Israel vows crackdown after ‘lynching’ of wounded Syrian
Two Syrian men were being taken to hospital late Monday when dozens of Druze in the town of Majdal Shams stoned their ambulance, forcing it to stop and dragging the wounded men from the vehicle.
The mob then beat one of the men, who was later pronounced dead, and seriously wounded the other. An Israeli soldier and another officer with the ambulance were also lightly wounded.
Israel has a policy of providing humanitarian assistance to wounded Syrians who seek help by crossing over to the Jewish state and has vowed to maintain the practice.
Members of the Druze minority in Israel have however become deeply concerned over the fate of their brethren in Syria after attacks by rebels there.
Syrian Druze are traditional allies of President Bashar al-Assad, and the rioters on Monday likely believed the men in the ambulance were rebels.
Yaalon labelled Monday’s violence a “lynching” and vowed action.
“We won’t be able to ignore it, and law enforcement authorities will deal with it heavy-handedly,” he said in a statement.
Officials say there are 110,000 Druze in northern Israel and another 20,000 in the Israeli-occupied Golan. Members of the minority are followers of a secretive offshoot of Shiite Islam.
Israel seized 1,200 square kilometres (460 square miles) of the Golan Heights in the Six-Day War of 1967, and the Druze there are largely supportive of Assad.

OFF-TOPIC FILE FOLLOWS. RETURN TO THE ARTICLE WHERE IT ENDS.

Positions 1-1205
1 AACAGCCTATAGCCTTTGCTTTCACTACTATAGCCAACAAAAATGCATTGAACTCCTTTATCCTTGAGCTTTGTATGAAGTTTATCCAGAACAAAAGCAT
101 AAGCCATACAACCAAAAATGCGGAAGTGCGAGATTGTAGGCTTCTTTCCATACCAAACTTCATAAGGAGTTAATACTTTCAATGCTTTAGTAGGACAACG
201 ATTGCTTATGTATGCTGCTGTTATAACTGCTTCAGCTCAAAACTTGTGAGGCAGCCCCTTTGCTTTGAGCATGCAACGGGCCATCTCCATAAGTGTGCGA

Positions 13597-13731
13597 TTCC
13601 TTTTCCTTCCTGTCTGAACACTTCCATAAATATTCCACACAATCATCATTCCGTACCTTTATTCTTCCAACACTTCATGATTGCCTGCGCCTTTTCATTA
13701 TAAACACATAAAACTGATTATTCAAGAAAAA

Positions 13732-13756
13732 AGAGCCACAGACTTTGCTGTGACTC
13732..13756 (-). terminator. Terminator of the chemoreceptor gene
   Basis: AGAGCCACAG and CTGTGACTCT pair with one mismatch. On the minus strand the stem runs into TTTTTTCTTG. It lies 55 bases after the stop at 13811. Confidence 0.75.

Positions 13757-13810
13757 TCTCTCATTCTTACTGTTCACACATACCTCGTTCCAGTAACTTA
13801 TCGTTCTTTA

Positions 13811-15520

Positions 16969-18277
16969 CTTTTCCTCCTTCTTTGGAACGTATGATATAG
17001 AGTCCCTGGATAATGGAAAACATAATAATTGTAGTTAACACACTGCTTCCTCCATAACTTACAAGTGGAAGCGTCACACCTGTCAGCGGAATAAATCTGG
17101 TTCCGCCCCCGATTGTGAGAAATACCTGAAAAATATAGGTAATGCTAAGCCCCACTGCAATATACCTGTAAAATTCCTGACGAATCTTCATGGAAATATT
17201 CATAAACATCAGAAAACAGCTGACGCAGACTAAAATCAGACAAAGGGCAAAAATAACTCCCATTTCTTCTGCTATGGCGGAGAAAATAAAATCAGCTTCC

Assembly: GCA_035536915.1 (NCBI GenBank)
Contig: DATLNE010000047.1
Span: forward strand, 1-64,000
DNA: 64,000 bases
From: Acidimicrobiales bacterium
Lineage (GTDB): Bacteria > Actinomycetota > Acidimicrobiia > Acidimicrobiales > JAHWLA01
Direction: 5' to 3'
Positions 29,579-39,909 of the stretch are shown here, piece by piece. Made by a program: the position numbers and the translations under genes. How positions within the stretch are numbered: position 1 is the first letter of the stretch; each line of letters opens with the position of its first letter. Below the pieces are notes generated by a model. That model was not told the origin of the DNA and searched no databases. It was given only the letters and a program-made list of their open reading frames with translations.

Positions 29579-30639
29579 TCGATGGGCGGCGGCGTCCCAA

Tensions have flared in Druze areas of northern Israel and the Israeli-occupied Golan Heights after rebels surrounded a government-held Druze village on the Syrian side last week.
Syria’s official news agency SANA stated the two men being transported on Monday were “terrorists from Al-Nusra Front.”
Syrian authorities label all those fighting to oust Assad “terrorists” and make no distinction between jihadist groups like Al-Nusra and other internationally-backed forces.
Israel denied the wounded men were rebel fighters and called them civilians.
“The claim we’re helping Al-Nusra Front is incorrect,” military spokesman Brigadier General Moti Almoz told army radio, referring to Al-Qaeda’s affiliate in Syria.
Damascus has regularly accused Israel of backing forces fighting the regime.
The Jewish state says it is not involved in the internal Syrian fighting, but could not rule out the possibility that some of the wounded men who receive medical care are rebels.
“We don’t (give medical care) according to race or colour or religion, rather we give the humanitarian life-saving help to whoever reaches the border and asks for help,” army spokesman Major Arye Shalicar told AFP.
Shalicar noted that Israel has treated more than 1,600 Syrians in the past three years.
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